Here are a couple of sources that point to risks that arise from PUFA intake higher than 10% total energy:
Other studies (some of them actually designed to confirm the older conventional wisdom that saturated fat was bad and replacing with PUFA would help) point to the heightened risk of oxidative stress arising from excessive PUFA intake:
Long story short, there has been a long, drawn-out process of empirically overturning the former conventional wisdom about dietary fats (and saturated fats in particular) from decades past. The material you linked to above is emblematic of a somewhat older variant of the conventional wisdom (i.e., that saturated fat is bad, and that replacing with “heart healthy” PUFA will help). More recently, this conventional wisdom has shifted toward the view that monounsaturated fat is the “good” fat (still shunning saturated fat and de-emphasizing PUFA somewhat).
The alternative hypothesis – which I think is better supported by the evidence – is that saturated fatty acids are “good.” They’re actually a safer form of energy that is less prone to oxidative stress due to their molecular structures. PUFA are rather more risky for the opposite reason – they’re especially prone to oxidative damage. Monounsaturated fats are somewhere in the middle.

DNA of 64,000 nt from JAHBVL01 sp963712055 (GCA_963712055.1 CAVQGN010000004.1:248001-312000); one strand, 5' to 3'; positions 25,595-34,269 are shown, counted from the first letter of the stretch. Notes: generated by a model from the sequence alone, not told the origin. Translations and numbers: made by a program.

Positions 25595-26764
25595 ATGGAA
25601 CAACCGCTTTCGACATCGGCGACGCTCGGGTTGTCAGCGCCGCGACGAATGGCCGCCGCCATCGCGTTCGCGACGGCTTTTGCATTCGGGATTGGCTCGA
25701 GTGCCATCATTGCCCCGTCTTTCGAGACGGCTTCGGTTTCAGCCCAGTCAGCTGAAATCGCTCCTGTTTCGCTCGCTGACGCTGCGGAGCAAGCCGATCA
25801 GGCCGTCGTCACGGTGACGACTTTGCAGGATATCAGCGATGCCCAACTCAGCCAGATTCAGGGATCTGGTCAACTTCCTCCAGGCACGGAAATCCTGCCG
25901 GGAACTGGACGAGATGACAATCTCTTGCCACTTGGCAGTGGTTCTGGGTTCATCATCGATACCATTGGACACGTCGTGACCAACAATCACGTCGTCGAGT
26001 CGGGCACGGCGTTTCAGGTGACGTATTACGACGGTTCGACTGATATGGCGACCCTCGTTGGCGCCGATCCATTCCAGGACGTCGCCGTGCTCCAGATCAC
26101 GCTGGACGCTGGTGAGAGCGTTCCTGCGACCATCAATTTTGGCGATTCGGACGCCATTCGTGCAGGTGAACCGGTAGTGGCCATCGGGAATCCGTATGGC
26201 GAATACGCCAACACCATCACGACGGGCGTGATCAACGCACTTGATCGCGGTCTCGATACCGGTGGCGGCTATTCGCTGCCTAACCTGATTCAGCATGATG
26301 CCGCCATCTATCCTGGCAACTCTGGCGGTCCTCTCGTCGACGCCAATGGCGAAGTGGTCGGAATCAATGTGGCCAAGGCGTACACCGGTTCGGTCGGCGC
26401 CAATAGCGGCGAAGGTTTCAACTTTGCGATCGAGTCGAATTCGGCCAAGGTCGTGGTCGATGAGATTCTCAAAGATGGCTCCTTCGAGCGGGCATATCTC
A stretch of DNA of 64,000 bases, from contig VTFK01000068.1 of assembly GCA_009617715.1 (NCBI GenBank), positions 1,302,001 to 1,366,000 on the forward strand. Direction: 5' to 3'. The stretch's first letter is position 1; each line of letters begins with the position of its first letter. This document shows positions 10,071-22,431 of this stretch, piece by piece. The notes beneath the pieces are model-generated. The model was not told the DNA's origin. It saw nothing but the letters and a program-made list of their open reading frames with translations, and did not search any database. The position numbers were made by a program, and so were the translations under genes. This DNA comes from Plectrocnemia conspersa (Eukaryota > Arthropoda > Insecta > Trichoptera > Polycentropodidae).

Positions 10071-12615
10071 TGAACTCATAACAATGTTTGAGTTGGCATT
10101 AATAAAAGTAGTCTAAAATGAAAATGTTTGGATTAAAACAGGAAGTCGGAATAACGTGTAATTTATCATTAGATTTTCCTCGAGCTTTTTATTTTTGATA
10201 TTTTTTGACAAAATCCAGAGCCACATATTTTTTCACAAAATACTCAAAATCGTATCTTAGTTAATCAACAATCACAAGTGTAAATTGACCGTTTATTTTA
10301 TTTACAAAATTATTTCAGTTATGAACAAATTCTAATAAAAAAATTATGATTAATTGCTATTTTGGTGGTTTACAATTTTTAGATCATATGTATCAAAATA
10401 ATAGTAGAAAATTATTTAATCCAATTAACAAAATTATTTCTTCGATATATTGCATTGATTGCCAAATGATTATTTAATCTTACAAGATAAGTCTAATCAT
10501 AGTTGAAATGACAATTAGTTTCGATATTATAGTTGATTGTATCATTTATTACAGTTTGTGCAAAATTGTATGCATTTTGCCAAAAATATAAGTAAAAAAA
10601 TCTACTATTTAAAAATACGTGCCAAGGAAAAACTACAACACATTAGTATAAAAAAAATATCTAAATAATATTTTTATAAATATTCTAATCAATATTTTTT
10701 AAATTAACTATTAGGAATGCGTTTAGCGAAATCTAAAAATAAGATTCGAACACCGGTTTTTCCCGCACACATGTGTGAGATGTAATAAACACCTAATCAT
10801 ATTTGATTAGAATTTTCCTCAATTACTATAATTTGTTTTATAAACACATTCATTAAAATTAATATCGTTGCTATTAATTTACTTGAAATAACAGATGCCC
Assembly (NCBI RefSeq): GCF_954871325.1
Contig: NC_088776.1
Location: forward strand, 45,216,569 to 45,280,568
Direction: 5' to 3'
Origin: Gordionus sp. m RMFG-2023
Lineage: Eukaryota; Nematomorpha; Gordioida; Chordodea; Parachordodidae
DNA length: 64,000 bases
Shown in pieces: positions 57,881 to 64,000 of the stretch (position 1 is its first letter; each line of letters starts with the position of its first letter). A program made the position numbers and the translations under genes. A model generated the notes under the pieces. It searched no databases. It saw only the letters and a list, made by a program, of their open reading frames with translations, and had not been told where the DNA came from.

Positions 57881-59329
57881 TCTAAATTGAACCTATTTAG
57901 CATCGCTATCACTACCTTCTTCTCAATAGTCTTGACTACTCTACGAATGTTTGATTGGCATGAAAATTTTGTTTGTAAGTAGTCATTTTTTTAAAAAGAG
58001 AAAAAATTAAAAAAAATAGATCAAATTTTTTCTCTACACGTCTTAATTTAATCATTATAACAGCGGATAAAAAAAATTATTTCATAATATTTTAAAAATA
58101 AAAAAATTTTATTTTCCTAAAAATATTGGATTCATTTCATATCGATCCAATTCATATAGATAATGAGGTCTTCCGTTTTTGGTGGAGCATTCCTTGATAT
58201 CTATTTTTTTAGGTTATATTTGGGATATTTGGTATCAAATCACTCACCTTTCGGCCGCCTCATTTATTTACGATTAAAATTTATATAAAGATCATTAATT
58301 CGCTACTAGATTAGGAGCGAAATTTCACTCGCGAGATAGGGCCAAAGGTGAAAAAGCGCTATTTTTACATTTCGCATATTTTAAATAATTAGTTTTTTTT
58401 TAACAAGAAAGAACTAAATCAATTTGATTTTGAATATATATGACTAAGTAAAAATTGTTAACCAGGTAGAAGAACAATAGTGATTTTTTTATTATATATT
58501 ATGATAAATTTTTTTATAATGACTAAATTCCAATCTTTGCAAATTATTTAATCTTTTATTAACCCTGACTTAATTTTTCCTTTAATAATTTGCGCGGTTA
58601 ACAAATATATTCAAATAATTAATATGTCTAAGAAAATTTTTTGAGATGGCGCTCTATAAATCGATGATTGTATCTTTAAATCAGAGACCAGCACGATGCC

And of course this is complicated by the fact that the only two essential fatty acids (omega-3 and omega-6) happen to be PUFA.
All of this is probably going overboard in terms of detail. In my view, the single most important thing is to make sure your sources of dietary PUFA – no matter how much they add up to – are derived from fresh sources and handled / stored in a manner that minimizes oxidative stress.
If you’re doing that, and if you are getting the bulk of your lipids from a (primarily monounsaturated) source like extra virgin olive oil, then I’d say you’re in good shape whether the amount of PUFA represents 10% or 25% of total energy.
Also, there is a fair bit of research that suggests the ratio of omega-6 to omega-3 is probably more important than the total amount you consume. A very high ratio is harmful (the standard American diet can be 15+), and the ideal range is thought to be between 2.3:1 and 1:1.